“Exclusions are the ones that really sting. These are the specific items that are not covered despite the larger category being covered. For example, your HVAC system is a covered category under your policy. Yours isn’t working one day, so you call to make a claim. The technician discovers you need a new condensate pump, which is specifically excluded under your policy. You’ll be responsible for 100% of the costs associated with that repair and the warranty company will not cover anything as it is an excluded item,” Leffler says

The lesson here? Make sure you know what you’re buying when you sign up for a home warranty. What they offer and what they exclude can range pretty widely between companies and it’s best to know upfront what you’ll be responsible for paying out of pocket.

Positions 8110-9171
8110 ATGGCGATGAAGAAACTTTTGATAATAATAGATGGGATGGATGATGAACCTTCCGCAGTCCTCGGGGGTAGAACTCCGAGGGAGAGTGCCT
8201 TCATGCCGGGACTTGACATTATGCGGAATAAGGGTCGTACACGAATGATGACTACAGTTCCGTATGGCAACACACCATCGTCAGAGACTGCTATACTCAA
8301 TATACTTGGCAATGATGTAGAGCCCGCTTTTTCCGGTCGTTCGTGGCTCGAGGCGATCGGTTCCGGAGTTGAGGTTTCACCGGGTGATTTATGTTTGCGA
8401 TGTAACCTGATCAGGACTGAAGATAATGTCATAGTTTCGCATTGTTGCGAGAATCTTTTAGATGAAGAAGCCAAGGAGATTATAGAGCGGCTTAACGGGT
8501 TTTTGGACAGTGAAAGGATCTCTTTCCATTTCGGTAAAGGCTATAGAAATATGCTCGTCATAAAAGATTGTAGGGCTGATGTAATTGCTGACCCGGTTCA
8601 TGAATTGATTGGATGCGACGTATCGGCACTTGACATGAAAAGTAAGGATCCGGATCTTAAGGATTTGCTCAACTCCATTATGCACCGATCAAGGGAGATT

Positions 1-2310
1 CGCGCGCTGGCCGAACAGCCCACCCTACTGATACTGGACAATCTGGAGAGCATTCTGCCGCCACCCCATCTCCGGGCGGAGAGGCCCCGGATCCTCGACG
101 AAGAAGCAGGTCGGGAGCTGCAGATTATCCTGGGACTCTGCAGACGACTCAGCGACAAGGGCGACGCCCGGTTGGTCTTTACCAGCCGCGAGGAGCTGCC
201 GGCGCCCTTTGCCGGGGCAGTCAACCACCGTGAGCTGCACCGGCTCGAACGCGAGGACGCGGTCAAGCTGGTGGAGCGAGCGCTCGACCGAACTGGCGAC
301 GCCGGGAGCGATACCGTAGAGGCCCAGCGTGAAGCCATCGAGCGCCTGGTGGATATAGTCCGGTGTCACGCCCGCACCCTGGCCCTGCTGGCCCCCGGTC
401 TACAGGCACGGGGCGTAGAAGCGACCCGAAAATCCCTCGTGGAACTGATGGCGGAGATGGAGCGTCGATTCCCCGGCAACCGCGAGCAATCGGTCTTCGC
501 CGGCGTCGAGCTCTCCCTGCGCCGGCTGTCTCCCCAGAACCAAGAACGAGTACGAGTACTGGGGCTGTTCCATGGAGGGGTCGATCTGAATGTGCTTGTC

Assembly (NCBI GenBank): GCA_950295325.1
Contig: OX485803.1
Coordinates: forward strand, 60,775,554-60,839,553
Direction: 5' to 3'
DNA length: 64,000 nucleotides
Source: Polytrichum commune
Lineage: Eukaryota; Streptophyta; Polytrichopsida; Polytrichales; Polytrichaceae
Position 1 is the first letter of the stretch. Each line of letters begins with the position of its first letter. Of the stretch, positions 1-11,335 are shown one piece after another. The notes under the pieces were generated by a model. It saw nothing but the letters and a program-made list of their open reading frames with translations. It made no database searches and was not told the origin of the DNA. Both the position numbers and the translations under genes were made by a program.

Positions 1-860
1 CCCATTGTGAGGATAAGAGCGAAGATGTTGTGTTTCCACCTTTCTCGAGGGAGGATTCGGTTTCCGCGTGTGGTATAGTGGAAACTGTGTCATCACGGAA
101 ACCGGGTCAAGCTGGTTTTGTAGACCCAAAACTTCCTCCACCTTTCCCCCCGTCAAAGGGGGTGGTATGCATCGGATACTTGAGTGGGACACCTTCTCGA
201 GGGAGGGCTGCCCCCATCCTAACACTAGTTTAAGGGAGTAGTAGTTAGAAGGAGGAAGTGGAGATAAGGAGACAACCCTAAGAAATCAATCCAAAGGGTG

Home Warranties Help Both Buyers and Sellers

Despite the known shortcomings of home warranties, they can be important components in a home sale, especially if you’re trying to buy or sell an older home that may have older systems like HVAC, electrical or plumbing.

These can be serious concerns for new buyers, since they have no way to know if these big-ticket items will fail while they’re still trying to settle into their new home. A seller offering a home warranty can and should influence a buyer’s decision for the better.